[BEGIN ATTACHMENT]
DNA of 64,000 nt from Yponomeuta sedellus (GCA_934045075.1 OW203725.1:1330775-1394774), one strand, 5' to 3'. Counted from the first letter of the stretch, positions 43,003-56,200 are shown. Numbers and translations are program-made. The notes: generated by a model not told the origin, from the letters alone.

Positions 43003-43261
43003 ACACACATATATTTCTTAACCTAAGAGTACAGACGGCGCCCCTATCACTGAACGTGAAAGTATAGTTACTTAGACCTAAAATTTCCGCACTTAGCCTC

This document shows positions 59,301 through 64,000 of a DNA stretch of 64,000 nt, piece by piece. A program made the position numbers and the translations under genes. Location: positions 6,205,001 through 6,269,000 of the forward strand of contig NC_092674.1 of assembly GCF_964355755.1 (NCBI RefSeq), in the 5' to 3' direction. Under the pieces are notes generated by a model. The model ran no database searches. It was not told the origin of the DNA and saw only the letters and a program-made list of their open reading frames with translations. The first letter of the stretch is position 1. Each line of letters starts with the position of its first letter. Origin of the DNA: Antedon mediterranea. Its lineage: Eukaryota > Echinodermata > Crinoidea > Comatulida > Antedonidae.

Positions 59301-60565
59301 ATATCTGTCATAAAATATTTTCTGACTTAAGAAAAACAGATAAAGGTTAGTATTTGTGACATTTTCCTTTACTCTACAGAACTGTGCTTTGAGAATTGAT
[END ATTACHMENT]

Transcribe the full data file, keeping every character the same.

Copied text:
DNA of 64,000 nt from Yponomeuta sedellus (GCA_934045075.1 OW203725.1:1330775-1394774), one strand, 5' to 3'. Counted from the first letter of the stretch, positions 43,003-56,200 are shown. Numbers and translations are program-made. The notes: generated by a model not told the origin, from the letters alone.

Positions 43003-43261
43003 ACACACATATATTTCTTAACCTAAGAGTACAGACGGCGCCCCTATCACTGAACGTGAAAGTATAGTTACTTAGACCTAAAATTTCCGCACTTAGCCTC

This document shows positions 59,301 through 64,000 of a DNA stretch of 64,000 nt, piece by piece. A program made the position numbers and the translations under genes. Location: positions 6,205,001 through 6,269,000 of the forward strand of contig NC_092674.1 of assembly GCF_964355755.1 (NCBI RefSeq), in the 5' to 3' direction. Under the pieces are notes generated by a model. The model ran no database searches. It was not told the origin of the DNA and saw only the letters and a program-made list of their open reading frames with translations. The first letter of the stretch is position 1. Each line of letters starts with the position of its first letter. Origin of the DNA: Antedon mediterranea. Its lineage: Eukaryota > Echinodermata > Crinoidea > Comatulida > Antedonidae.

Positions 59301-60565
59301 ATATCTGTCATAAAATATTTTCTGACTTAAGAAAAACAGATAAAGGTTAGTATTTGTGACATTTTCCTTTACTCTACAGAACTGTGCTTTGAGAATTGAT